San Francisco 49ers Trent Williams’ partnership with Black-led footwear brand pays off with trip to Super Bowl LVIII — Andscape
Omar Bailey wants to be a disruptor.
The co-founder of Los Angeles-based FCTRY LAb plans to “democratize” sneaker production. The lofty goal started with the company designing a football cleat for Miami Dolphins cornerback Jalen Ramsey. It continues at Super Bowl LVIII thanks to a partnership with Trent Williams, offensive tackle for the San Francisco 49ers, for the brand’s Knight RNR foam slip-on.
Footwear partnerships with offensive linemen aren’t exactly common. Bailey said a chance meeting with Williams worked in his favor.
“We met last year at NBA summer league and then again, right as the [NFL] season started,” Bailey said. “[Williams] was already aware of some things I’ve done with Jalen and saw a lot of the press I received. So, there was already a familiarity there, and, you know, all the guys in the league talk to each other.”
Williams’ agent told him FCTRY LAb was a new company creating shoes for athletes and creators. Williams liked Ramsey’s shoe and has been talking with FCTRY LAb about something similar. “Before I knew it, I had three pairs of the Knight RNR slides in my locker, and I have been wearing them since the beginning of the season,” he said.
“[He’d] tell me these funny stories about little old ladies in the mall asking, ‘What are those shoes? They look so comfy. You look so comfortable,’ ” Bailey said. The company went from sending slides to Williams to outfitting nearly all the players on the 49ers.
FCTRY LAb doesn’t do traditional brand deals and endorsements. The company uses an equity model. Endorsement deals usually pay athletes in exchange for using their likenesses to sell a product. Bailey believes the landscape has changed.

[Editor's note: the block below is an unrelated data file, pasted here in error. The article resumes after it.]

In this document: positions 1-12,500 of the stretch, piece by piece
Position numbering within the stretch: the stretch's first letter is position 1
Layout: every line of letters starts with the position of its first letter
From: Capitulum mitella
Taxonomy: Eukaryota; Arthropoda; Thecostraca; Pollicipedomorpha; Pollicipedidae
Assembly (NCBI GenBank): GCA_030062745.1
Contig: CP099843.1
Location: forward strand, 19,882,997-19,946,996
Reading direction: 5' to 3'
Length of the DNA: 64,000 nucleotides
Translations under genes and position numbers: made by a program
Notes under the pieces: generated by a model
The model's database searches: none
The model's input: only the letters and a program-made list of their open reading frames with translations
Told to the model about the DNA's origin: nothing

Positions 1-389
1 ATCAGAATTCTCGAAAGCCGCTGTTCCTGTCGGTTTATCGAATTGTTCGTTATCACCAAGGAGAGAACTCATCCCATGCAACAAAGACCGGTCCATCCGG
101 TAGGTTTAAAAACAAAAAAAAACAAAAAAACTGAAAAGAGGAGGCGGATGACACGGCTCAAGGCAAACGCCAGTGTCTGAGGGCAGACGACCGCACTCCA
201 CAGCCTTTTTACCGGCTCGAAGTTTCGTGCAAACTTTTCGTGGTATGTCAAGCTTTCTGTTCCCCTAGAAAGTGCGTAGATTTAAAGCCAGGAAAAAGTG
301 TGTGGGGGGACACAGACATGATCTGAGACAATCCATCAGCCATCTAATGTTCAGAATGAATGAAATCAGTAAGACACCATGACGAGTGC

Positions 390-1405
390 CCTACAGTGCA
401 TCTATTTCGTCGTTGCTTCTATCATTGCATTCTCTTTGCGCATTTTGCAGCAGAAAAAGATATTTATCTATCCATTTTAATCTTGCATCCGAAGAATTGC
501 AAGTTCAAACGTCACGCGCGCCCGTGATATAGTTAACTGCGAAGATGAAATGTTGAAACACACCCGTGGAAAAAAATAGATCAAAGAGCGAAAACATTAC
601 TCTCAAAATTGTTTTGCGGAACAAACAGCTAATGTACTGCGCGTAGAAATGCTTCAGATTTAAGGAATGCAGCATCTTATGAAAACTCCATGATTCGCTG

“When you think about the Air movie and Michael Jordan, he was fighting for royalties,” Bailey said. “I think now, going forward, it’s about ownership and equity. That’s what we’re bringing to the table. Any arrangement with Trent, or anyone else, will always start at the place of being an equity partner.”
It’s a message that resonates with Williams.
“I like how FCTRY LAb is thinking about the business differently and is not afraid to be disruptive,” he said. “So, when Omar told me he had a red Knight RNR slide for me, I [told him] this is a no-brainer. Let’s do it!’ ”
Bailey is a veteran in the footwear industry. His involvement in sneaker production stretches almost 20 years, and “even longer than that since I actually started [when I was] 18,” he said. “I started drawing sneakers as a kid at 7. I got my first exposure to the space at 18. And I independently designed and created shoes for different brands for the next 13 to 14 years.”
His background includes running a shoe factory and a sample development facility, forging supply chain relationships, and improving product quality in Saudi Arabia, Qatar, India, China, and the United Arab Emirates. He appreciated the skill set he developed over those years and said it took a toll. After he took time to recharge, Adidas reached out.
“Adidas called about the opportunity to head up their Yeezy Innovation Lab,” he said. “To me, it was a no-brainer.” Bailey worked at the lab during numerous Yeezy releases. “People who follow the business, [to them] it’s been stale for a while,” he said. “And some of the [Yeezy] shoes that all had these incredible silhouettes, these alienlike shapes that you’ve never seen before.”